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On Thursday, January 21 at 7pm, Dr. Nicole LaHaye will be giving a presentation titled "A Brief History of Nuclear Reactors: From CP-1 to Advanced Designs."
Advanced reactor designs are of great interest and a research priority around the world due to the many benefits they offer, including capital cost reduction, inherent safety features, and the ability to reduce greenhouse gas emissions by replacing aging fossil fuel plants. But what are these designs, and how did we get here? This presentation will provide a brief overview of nuclear reactor history starting with Chicago Pile-1, the world’s first artificial nuclear reactor, up through the present fleet. I will then summarize the latest collection of advanced reactor design concepts. The technological evolution of nuclear reactors has been rapid and extensive, with broad opportunities still existing for advanced scientific research and engineering.
Dr. Nicole LaHaye is a nuclear materials engineer in the Global Nuclear Science & Technology Group at Pacific Northwest National Laboratory. Her research broadly spans nuclear materials production and advanced reactor designs for applications in research, energy, regulation, and national security. She received her PhD from Purdue University in 2014. She then joined PNNL in August 2014 as a postdoctoral researcher and expanded her dissertation research on the use of laser-based methods for the detection of nuclear materials before transitioning to materials production research as a full-time staff member. She is currently the project manager of multiple advanced reactor projects funded by the U.S. Nuclear Regulatory Commission.
Topic: A Brief History of Nuclear Reactors: From CP-1 to Advanced Designs Time: Jan 21, 2021 07:00 PM Pacific Time (US and Canada)Join Zoom Meetinghttps://us02web.zoom.us/j/81276542346?pwd=V3RuQU43djlBRWllaWcrRVZEOGVzQT09Meeting ID: 812 7654 2346Passcode: 826040
If you'd like to join by phone or have questions, please contact Kelly Mears at email@example.com
ASME section presentations are now listed on the ASME Calendar. Many section presentations are available for viewing world wide. https://www.asme.org/conferences-events/calendar Select Sections under event type.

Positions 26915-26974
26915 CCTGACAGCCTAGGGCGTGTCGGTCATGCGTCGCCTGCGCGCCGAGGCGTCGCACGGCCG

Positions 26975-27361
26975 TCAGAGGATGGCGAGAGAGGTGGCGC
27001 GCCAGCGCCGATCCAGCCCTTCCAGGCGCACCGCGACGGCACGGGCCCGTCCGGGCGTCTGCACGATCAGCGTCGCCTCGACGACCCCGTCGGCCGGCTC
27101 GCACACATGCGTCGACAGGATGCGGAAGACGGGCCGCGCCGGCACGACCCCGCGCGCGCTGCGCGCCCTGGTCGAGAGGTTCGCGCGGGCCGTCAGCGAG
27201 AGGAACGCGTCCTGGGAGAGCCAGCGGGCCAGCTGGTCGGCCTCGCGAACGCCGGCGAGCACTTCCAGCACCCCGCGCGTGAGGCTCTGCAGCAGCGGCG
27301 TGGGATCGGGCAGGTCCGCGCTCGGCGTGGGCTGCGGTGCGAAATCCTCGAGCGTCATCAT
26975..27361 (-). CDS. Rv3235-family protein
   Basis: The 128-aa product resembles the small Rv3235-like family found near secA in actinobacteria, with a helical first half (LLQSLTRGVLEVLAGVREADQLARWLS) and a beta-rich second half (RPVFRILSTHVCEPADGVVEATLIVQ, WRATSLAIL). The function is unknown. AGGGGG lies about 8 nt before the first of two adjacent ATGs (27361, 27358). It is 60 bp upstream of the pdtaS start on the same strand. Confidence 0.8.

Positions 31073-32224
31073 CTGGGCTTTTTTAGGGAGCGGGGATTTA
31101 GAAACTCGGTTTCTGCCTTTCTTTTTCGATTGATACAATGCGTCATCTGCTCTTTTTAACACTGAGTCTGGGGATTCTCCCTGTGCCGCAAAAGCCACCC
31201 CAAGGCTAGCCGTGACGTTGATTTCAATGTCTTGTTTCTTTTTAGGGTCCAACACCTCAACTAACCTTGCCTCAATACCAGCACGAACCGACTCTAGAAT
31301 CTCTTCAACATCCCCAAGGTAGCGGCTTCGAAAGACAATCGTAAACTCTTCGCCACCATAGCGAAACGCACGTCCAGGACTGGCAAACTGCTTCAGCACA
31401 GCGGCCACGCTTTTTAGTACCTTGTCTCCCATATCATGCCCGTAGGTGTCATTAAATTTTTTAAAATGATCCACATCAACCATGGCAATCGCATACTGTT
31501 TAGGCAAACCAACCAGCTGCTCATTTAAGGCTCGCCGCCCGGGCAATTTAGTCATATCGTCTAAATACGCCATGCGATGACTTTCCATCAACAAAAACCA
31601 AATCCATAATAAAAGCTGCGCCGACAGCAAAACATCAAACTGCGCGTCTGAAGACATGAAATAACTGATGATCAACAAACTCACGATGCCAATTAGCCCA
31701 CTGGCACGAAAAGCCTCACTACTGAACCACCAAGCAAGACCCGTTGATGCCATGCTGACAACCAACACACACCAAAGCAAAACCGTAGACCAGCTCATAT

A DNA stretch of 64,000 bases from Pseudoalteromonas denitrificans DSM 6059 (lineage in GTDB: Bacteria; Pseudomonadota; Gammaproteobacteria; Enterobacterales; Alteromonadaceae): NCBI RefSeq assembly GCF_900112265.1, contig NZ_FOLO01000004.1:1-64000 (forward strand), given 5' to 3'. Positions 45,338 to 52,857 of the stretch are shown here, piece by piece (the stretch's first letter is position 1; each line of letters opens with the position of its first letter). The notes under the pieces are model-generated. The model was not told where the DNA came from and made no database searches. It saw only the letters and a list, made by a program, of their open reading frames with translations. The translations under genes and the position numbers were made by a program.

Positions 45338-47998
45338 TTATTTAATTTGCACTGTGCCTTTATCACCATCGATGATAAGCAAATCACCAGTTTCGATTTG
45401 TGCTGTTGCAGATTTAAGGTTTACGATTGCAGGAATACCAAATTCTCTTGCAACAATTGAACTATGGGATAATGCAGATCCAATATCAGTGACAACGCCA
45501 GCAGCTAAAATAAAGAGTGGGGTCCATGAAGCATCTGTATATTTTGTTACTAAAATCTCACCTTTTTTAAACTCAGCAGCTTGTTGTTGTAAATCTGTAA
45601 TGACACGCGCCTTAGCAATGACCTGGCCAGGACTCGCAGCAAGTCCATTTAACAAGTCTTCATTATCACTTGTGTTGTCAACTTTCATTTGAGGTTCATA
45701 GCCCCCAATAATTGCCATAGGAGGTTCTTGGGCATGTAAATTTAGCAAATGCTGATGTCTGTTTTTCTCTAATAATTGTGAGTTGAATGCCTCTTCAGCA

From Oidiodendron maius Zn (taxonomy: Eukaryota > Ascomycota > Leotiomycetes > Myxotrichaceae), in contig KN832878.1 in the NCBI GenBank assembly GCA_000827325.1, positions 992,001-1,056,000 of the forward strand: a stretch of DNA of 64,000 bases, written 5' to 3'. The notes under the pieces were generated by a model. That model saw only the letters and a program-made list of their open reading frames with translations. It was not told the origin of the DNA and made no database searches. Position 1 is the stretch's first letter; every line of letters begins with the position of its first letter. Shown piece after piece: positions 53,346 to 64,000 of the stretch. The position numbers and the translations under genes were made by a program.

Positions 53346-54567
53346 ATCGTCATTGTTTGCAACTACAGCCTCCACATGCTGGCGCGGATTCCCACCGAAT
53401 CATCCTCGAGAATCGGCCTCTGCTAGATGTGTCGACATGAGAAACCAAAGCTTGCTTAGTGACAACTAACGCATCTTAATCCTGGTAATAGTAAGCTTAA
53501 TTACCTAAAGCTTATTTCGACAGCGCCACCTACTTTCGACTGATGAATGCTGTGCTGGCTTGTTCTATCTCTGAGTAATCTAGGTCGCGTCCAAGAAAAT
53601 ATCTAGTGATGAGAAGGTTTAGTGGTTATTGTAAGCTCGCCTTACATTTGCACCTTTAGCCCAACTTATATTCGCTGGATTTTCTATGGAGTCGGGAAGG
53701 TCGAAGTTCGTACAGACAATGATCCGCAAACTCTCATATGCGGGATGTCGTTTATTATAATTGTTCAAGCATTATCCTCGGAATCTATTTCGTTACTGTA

Join us for a two-part, 8 hour workshop on Geometric Dimensioning and Tolerancing (GD&T) given by Bryan Fischer. Bryan is a leading expert and published author with over 35 years’ experience in mechanical design and engineering. He specializes in 3D methods, CAD, GD&T, ISO GPS, 3D PMI, 3D Model-Based Definition (MBD), 3D Model-Based Enterprise (MBE), tolerance analysis and their implementation. Bryan has been active in national and international standards development throughout his career. He has been a member of ASME Y14 series standard activities for more than 25 years. He is a leading researcher and developer of standards, processes, and tools for the implementation of 3D MBD and MBE.
The workshop will cover the basics of GD&T and what's new in GD&T, followed by an introduction to Model-Based Definition and Model Based Enterprise (replacing 2D drawings with annotated 3D models).
The class will be held on Zoom in two parts. The first half will be on February 5th, from 12pm to 4pm. The second half will be on February 19th, from 12pm to 4pm.
Prices are $25 for students, $50 for ASME Professional Section Members, and $60 for non-members. Payable via credit card on Eventbrite. The fee covers both halves of the workshop. When you sign up, a link to the Zoom web conference will be emailed to you.
Space for this event is limited, so please sign up as soon as possible. Registration closes February 3rd.
Please register here: https://www.eventbrite.com/e/geometric-dimensioning-and-tolerancing-workshop-tickets-135532899551
Bryan Fischer Biography: https://community.asme.org/columbia_basin_section/m/mediagallery/11629/download.aspx
If you have questions, please email Kelly Mears at firstname.lastname@example.org